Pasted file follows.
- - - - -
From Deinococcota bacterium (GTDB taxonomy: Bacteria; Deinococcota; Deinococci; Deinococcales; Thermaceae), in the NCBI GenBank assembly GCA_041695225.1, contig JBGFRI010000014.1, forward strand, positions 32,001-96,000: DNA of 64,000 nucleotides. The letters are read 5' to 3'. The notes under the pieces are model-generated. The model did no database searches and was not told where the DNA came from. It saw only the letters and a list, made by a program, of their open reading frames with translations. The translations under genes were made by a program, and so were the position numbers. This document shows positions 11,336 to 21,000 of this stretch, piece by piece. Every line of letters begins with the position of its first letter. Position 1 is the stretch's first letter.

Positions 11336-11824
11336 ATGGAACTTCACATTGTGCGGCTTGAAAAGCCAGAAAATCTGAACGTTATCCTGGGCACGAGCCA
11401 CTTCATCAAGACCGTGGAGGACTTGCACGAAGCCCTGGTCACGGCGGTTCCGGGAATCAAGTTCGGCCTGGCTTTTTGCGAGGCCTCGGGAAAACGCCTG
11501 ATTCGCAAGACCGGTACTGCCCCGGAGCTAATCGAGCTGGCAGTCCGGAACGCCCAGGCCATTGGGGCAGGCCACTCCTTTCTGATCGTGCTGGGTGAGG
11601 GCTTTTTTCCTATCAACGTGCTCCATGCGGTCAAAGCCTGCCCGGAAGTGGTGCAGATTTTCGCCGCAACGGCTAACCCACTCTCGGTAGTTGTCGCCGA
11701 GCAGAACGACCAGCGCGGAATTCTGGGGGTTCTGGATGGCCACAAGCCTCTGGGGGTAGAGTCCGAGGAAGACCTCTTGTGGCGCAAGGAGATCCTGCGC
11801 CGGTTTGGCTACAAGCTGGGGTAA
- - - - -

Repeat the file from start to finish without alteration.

From Deinococcota bacterium (GTDB taxonomy: Bacteria; Deinococcota; Deinococci; Deinococcales; Thermaceae), in the NCBI GenBank assembly GCA_041695225.1, contig JBGFRI010000014.1, forward strand, positions 32,001-96,000: DNA of 64,000 nucleotides. The letters are read 5' to 3'. The notes under the pieces are model-generated. The model did no database searches and was not told where the DNA came from. It saw only the letters and a list, made by a program, of their open reading frames with translations. The translations under genes were made by a program, and so were the position numbers. This document shows positions 11,336 to 21,000 of this stretch, piece by piece. Every line of letters begins with the position of its first letter. Position 1 is the stretch's first letter.

Positions 11336-11824
11336 ATGGAACTTCACATTGTGCGGCTTGAAAAGCCAGAAAATCTGAACGTTATCCTGGGCACGAGCCA
11401 CTTCATCAAGACCGTGGAGGACTTGCACGAAGCCCTGGTCACGGCGGTTCCGGGAATCAAGTTCGGCCTGGCTTTTTGCGAGGCCTCGGGAAAACGCCTG
11501 ATTCGCAAGACCGGTACTGCCCCGGAGCTAATCGAGCTGGCAGTCCGGAACGCCCAGGCCATTGGGGCAGGCCACTCCTTTCTGATCGTGCTGGGTGAGG
11601 GCTTTTTTCCTATCAACGTGCTCCATGCGGTCAAAGCCTGCCCGGAAGTGGTGCAGATTTTCGCCGCAACGGCTAACCCACTCTCGGTAGTTGTCGCCGA
11701 GCAGAACGACCAGCGCGGAATTCTGGGGGTTCTGGATGGCCACAAGCCTCTGGGGGTAGAGTCCGAGGAAGACCTCTTGTGGCGCAAGGAGATCCTGCGC
11801 CGGTTTGGCTACAAGCTGGGGTAA